Rumor mills rev up
The event is rapidly becoming infamous, and speculation is growing as the story spreads. As I began investigating this event, rumors abounded. Some are saying a few stations in New Mexico, California and Michigan were also affected. I’ve yet to see any reports, air checks or logging data to verify these stories other than KRTV. Part of the problem may have been that some other stations aired the video posted on YouTube as a news story or kicker.
As Darryl Parker, senior vice president at TFT suggested to me, airing of the clip including the header could trip more EAS receivers and confuse viewers. The story may be a bit stale by now, but make sure your newsroom doesn’t inadvertently become part of the story by airing this viral video. This is actually a violation of FCC Rules. CFR 47 11.45 says: "No person may transmit or cause to transmit the EAS codes or Attention Signal, or a recording or simulation thereof, in any circumstance other than in an actual National, State or Local Area emergency or authorized test of the EAS. Broadcast station licensees should also refer to §73.1217 of this chapter."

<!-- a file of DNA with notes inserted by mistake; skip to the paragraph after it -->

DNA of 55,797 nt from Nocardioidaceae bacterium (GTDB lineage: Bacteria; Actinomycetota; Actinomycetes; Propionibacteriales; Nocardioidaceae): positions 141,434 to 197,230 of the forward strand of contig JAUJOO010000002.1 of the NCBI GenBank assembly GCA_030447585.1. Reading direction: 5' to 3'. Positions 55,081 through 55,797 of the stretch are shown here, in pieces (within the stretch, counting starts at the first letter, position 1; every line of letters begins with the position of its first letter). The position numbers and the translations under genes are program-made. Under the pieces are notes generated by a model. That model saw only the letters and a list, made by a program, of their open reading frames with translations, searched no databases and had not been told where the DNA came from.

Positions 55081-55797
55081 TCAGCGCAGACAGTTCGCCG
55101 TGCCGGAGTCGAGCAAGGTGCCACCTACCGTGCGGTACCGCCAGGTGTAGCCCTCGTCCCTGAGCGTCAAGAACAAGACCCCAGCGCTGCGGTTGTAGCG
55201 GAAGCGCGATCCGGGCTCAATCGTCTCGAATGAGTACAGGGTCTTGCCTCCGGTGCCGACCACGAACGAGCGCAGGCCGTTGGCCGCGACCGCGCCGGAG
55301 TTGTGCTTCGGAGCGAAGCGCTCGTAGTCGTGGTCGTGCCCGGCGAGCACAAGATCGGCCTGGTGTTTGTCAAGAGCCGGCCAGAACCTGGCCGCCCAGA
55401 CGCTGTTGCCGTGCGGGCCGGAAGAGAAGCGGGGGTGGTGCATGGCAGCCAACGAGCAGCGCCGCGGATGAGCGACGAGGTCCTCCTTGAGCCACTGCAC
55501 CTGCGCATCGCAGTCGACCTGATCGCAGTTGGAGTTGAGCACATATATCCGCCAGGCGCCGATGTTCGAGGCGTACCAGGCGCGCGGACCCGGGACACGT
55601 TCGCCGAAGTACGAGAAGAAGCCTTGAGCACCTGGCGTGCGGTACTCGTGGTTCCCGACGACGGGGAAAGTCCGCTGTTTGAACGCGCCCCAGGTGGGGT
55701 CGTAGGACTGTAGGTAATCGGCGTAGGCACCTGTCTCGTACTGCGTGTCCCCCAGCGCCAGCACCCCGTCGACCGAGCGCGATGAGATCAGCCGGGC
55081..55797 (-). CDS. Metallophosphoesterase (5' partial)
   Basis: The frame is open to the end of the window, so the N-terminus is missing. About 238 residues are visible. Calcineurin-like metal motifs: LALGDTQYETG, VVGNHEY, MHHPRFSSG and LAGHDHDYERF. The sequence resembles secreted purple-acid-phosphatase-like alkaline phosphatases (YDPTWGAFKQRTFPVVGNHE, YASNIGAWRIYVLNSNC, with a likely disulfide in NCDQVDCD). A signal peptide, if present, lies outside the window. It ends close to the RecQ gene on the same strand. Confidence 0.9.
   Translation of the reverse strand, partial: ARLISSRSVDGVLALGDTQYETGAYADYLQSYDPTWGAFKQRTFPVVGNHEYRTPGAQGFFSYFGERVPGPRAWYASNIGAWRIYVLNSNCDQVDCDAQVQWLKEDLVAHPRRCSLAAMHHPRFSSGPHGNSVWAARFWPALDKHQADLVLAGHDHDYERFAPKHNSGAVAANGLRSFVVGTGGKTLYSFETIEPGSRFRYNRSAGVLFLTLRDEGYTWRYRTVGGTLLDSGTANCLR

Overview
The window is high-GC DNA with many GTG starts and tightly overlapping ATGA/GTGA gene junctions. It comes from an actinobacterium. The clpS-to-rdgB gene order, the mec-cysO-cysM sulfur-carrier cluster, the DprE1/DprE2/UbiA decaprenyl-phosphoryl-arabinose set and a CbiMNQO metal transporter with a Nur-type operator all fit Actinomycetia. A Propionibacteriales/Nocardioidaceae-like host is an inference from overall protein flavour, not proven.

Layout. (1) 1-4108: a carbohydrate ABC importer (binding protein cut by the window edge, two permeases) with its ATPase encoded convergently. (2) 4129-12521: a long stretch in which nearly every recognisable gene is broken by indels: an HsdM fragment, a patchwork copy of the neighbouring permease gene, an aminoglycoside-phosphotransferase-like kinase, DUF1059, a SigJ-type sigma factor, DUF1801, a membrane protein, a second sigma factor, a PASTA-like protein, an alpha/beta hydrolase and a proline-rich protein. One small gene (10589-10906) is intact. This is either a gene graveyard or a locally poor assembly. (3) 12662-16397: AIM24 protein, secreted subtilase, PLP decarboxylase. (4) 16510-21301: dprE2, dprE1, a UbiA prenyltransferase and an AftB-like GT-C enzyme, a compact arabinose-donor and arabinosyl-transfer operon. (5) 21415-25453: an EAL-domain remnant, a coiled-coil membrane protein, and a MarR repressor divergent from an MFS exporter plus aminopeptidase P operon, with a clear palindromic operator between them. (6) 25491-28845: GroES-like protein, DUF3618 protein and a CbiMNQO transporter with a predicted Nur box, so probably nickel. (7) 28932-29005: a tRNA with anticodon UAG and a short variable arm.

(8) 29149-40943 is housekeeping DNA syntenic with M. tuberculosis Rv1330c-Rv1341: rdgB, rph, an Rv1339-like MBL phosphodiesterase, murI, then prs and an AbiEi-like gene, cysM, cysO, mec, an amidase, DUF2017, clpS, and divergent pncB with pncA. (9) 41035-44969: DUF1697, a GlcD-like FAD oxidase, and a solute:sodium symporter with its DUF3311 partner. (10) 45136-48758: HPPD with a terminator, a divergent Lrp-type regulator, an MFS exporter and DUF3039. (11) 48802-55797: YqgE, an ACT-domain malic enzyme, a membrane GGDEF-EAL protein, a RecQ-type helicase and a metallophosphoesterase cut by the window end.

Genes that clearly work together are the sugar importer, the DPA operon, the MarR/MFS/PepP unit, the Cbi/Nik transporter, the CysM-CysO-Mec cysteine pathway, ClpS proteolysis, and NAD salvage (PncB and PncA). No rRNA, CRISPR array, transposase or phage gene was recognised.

I contacted all the stations reported to have aired the zombie alert and am awaiting response, but I’m not holding my breath. What could anyone say other than something along the lines of, “I stepped off the curb and got hit by an unidentified bus?” Fact is that nobody at any station controls the installed CAP EAS monitoring and insertion equipment. On the other hand, as the FCC immediately advised, changing the password and ensuring an effective firewall is vital.
In these days of androids, iPhones and the like, a hacker doesn’t need a T-1 or a doctorate in computer science to hack into a system. Broadcasters have just been personally schooled in 21stcentury cyber-threats. Fortunately, this reminder was somewhat innocuous. Clearly, however, call letters, tall towers and local celebrity make broadcasters an attractive target.